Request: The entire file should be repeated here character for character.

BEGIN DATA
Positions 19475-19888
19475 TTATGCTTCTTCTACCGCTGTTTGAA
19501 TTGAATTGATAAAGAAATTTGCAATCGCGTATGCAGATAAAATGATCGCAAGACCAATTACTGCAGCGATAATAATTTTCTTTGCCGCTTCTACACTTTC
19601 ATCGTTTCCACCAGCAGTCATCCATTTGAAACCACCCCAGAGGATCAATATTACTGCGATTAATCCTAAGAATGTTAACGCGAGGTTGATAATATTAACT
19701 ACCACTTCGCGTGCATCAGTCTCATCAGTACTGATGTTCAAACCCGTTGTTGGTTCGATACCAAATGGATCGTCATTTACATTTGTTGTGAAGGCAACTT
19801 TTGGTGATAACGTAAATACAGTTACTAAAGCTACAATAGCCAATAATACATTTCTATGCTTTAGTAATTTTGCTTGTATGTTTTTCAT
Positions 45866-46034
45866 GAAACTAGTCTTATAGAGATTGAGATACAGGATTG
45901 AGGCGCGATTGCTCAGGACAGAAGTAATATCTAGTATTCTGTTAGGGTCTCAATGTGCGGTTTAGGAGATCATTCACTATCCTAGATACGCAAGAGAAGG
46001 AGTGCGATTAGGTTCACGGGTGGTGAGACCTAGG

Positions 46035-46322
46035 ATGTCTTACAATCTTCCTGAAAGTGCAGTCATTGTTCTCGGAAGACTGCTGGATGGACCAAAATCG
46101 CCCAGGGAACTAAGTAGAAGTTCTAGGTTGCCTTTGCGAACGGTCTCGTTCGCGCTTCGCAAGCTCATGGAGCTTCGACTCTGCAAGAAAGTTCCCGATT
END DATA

Positions 19475-19888
19475 TTATGCTTCTTCTACCGCTGTTTGAA
19501 TTGAATTGATAAAGAAATTTGCAATCGCGTATGCAGATAAAATGATCGCAAGACCAATTACTGCAGCGATAATAATTTTCTTTGCCGCTTCTACACTTTC
19601 ATCGTTTCCACCAGCAGTCATCCATTTGAAACCACCCCAGAGGATCAATATTACTGCGATTAATCCTAAGAATGTTAACGCGAGGTTGATAATATTAACT
19701 ACCACTTCGCGTGCATCAGTCTCATCAGTACTGATGTTCAAACCCGTTGTTGGTTCGATACCAAATGGATCGTCATTTACATTTGTTGTGAAGGCAACTT
19801 TTGGTGATAACGTAAATACAGTTACTAAAGCTACAATAGCCAATAATACATTTCTATGCTTTAGTAATTTTGCTTGTATGTTTTTCAT
Positions 45866-46034
45866 GAAACTAGTCTTATAGAGATTGAGATACAGGATTG
45901 AGGCGCGATTGCTCAGGACAGAAGTAATATCTAGTATTCTGTTAGGGTCTCAATGTGCGGTTTAGGAGATCATTCACTATCCTAGATACGCAAGAGAAGG
46001 AGTGCGATTAGGTTCACGGGTGGTGAGACCTAGG

Positions 46035-46322
46035 ATGTCTTACAATCTTCCTGAAAGTGCAGTCATTGTTCTCGGAAGACTGCTGGATGGACCAAAATCG
46101 CCCAGGGAACTAAGTAGAAGTTCTAGGTTGCCTTTGCGAACGGTCTCGTTCGCGCTTCGCAAGCTCATGGAGCTTCGACTCTGCAAGAAAGTTCCCGATT